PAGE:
NASA’s Space Launch System is a rocket platform designed to be the go-to for missions to the Moon and beyond. It’s been in the works for a long, long time, and it’s seen more than its fair share of delays along the way. However, with all that in the rearview, NASA is eager to show us all what it’s been spending taxpayer dollars on, and it’s going to broadcast a static fire test live for us all to enjoy.
A static fire test is exactly what it sounds like: NASA will fire the rocket booster but it won’t actually go anywhere. Secured safely to the ground, the rocket will fire with all its might while its handlers gather vital data about its performance. Also, if the rocket doesn’t explode into a million pieces, it will be considered a plus.
The static fire test is currently scheduled for the afternoon of Wednesday, September 2nd. It will take place at Northrop Grumman’s location in Utah and, as NASA notes, it “will help teams evaluate potential new materials, processes, and improvements for the boosters that will power deep space missions beyond Artemis III.”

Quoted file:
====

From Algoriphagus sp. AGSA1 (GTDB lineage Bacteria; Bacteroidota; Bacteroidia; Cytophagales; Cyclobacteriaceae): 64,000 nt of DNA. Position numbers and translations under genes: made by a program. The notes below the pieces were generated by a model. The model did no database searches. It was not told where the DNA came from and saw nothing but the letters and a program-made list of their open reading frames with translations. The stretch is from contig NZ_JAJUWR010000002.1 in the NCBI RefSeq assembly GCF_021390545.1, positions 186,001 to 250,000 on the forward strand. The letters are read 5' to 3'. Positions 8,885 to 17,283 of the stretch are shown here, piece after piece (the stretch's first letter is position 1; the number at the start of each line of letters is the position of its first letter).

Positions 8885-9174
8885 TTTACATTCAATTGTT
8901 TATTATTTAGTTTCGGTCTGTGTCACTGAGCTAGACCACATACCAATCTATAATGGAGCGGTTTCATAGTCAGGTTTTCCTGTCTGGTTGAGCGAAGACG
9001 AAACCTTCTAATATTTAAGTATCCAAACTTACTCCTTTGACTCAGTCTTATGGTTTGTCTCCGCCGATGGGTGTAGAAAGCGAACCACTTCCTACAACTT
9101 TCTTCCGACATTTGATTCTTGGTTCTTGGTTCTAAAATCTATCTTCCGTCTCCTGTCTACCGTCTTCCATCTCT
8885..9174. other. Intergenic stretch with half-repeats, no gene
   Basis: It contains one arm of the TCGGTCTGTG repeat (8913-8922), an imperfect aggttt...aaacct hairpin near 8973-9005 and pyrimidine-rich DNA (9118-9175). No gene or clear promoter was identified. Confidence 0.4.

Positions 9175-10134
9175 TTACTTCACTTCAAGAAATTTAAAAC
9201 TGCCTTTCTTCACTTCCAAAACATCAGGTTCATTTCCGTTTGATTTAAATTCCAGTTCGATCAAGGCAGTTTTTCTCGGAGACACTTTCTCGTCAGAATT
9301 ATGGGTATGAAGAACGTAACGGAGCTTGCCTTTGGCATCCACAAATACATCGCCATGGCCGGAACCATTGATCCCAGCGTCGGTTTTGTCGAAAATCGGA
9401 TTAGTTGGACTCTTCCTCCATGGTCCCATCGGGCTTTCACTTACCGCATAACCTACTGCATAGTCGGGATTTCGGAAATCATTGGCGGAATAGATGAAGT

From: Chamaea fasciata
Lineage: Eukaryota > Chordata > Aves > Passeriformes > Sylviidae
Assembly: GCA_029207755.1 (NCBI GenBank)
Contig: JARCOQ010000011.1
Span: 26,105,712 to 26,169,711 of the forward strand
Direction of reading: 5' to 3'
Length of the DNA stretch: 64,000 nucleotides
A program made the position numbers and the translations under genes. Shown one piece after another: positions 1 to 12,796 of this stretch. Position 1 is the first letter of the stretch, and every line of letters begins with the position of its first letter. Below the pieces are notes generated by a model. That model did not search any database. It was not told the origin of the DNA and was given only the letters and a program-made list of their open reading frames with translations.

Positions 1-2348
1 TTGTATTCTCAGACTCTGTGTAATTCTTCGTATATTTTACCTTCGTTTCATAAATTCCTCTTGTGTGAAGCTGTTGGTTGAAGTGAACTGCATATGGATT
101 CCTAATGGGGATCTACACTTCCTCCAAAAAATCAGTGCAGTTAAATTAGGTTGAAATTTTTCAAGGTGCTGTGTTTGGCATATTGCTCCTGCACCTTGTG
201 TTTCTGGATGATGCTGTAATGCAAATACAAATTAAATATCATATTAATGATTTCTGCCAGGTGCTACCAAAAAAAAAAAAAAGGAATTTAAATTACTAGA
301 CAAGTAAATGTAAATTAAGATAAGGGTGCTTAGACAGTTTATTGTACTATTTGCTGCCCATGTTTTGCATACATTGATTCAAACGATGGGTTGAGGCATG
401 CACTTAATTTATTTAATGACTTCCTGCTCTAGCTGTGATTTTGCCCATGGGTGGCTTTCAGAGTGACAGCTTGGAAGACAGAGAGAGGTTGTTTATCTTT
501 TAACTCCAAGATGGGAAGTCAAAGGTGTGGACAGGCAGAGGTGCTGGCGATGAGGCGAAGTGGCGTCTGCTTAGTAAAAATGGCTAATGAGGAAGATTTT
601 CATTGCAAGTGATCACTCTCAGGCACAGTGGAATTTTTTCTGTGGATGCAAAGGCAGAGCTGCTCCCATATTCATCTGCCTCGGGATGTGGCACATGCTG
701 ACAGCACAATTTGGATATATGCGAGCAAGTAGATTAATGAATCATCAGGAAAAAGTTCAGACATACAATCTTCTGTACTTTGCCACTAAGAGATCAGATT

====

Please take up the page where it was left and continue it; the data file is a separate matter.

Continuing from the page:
NASA desperately needs the Space Launch System project to go smoothly, and thus far it really hasn’t. There have been many delays, and the budget has been thrown out of wack. Still, the space agency can’t just give up on it after already pouring in so much cash, and the project involves so many contractors working on different aspects of the vehicle that NASA has long since passed the point of aborting it.
Eventually, NASA hopes that the SLS will be the spark that ignites human exploration of the solar system. They already plan to head to the Moon, so that’s no surprise, but it’s looking increasingly likely that Mars will be the first planet other than Earth that humans explore.
“The SLS rocket, Orion spacecraft, Gateway, and human landing system are part of NASA’s backbone for deep space exploration.,” NASA says. “The Artemis program is the next step in human space exploration and is part of America’s broader Moon to Mars exploration approach, in which astronauts will explore the Moon. Experience gained there will enable humanity’s next giant leap: sending humans to Mars.”
That’s all great, but first, the rocket has to not blow up. Static fire tests offer no guarantees, and we’ve seen rockets explode during such tests in the past. In any case, it’ll be worth watching.
World news – THAT – NASA set to fire its SLS rocket next week, and we can all watch